Hardware

The importance of cell phone and PDA policies

Cell phones and PDAs are becoming vital business tools that users want. This article points out the importance of having a cell phone and PDA policy in place to control these devices.

Technological innovations are empowering workers like never before. One need look only at new classes of cellular telephones and personal digital assistants (PDAs) to witness how powerful simple handheld devices have become.

An employee now enjoys all the power and benefits of being in the office – clear voice lines, fast Internet access, network connectivity, electronic messaging, contact and calendaring management and more – in the palm of his or her hand while on the go. New Blackberry, Smartphone and Treo devices pack significant punch into combination cellular telephone-PDAs.

The result is no surprise: everybody wants one.

As cell phones and PDAs often fall under the realm of the Information Technology department, IT professionals are being tasked with allocating costs, supporting various platforms and even determining which employees are eligible to receive organization-provided cell phones and PDAs. In addition, IT pros are being forced to manage the crisis that inevitably arises when an executive's PDA, packed with confidential and proprietary data, becomes lost.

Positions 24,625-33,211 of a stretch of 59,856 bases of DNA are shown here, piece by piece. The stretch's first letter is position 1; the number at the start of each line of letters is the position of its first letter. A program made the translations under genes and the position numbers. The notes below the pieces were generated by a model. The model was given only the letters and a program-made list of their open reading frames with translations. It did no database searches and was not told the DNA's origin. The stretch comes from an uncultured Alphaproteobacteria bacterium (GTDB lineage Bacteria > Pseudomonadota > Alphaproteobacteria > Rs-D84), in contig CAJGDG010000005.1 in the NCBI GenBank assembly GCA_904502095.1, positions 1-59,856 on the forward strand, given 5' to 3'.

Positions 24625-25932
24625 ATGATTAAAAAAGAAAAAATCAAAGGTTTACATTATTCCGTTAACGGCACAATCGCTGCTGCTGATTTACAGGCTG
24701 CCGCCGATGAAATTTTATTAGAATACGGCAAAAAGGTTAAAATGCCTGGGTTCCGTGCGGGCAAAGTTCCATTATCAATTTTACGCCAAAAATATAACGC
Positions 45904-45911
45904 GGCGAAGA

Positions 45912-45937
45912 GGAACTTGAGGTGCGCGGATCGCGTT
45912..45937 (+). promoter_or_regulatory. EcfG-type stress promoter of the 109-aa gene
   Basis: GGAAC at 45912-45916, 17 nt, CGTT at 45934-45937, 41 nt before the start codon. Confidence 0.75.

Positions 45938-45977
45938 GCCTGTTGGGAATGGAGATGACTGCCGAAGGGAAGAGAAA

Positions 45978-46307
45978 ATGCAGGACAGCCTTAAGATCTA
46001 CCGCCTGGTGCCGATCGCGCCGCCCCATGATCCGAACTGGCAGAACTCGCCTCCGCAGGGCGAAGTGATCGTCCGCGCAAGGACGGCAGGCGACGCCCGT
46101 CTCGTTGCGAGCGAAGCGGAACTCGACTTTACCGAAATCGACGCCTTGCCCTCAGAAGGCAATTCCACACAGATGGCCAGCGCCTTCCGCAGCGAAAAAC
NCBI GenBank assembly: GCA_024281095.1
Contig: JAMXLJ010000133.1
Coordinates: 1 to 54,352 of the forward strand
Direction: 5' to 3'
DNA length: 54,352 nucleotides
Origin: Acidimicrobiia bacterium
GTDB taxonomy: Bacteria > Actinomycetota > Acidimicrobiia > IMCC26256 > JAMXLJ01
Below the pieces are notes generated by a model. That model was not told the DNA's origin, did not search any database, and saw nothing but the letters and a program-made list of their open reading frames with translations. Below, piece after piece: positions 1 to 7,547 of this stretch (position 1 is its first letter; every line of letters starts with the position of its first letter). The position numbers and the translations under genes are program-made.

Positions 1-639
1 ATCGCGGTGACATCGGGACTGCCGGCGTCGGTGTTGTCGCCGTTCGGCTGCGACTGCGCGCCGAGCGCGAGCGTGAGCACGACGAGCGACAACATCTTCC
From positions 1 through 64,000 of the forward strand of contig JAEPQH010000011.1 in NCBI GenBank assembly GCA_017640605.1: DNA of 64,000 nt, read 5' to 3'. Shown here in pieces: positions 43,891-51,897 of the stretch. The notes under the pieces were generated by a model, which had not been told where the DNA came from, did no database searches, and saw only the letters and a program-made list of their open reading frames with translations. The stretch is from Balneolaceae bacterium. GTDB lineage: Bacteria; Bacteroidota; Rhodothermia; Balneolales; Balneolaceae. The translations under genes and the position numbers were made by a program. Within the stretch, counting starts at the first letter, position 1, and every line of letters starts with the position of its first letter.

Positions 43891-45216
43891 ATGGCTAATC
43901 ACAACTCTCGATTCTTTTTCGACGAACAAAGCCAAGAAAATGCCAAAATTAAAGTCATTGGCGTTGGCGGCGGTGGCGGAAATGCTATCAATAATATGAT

Security biggest threat

The security threats today's cellular phones and PDA devices pose may be their greatest administrative challenge. More than 85,000 cell phones and 21,000 PDAs and PocketPCs were left in Chicago cabs during just a six-month period in 2004, according to a survey released by mobile security company Pointsec.

According to Pointsec, the average mobile device holds 80 MB of data. While a seemingly low amount, that's enough to jeopardize 6,000 Microsoft Word documents, more than 700,000 e-mail messages, 360,000 contacts or 7,200 compromising images per lost device. That's a lot of data to lose, especially if it ends up in the wrong hands.

More disconcerting is the fact the problem is getting worse. Data from the company's London surveys show lost cell phone and PDA cases have increased 350 percent since 2001.

Technology solutions can help

New mobility features in Microsoft Exchange Server 2003 SP2 enable remote wiping, or remotely triggered destruction, of data on lost handhelds. The key, of course, is to properly configure devices beforehand to ensure data can be remotely destroyed in the event a device is lost or stolen.

Other technology solutions are also available for helping protect the contents of a cell phone/PDA. Software manufacturers, such as Credant Technologies, GuardianEdge Technologies, Ultimaco SafeWare and Pointsec Mobile Technologies, can encrypt cell phone/PDA data, making it much more difficult for unauthorized parties to access data on a lost or stolen device.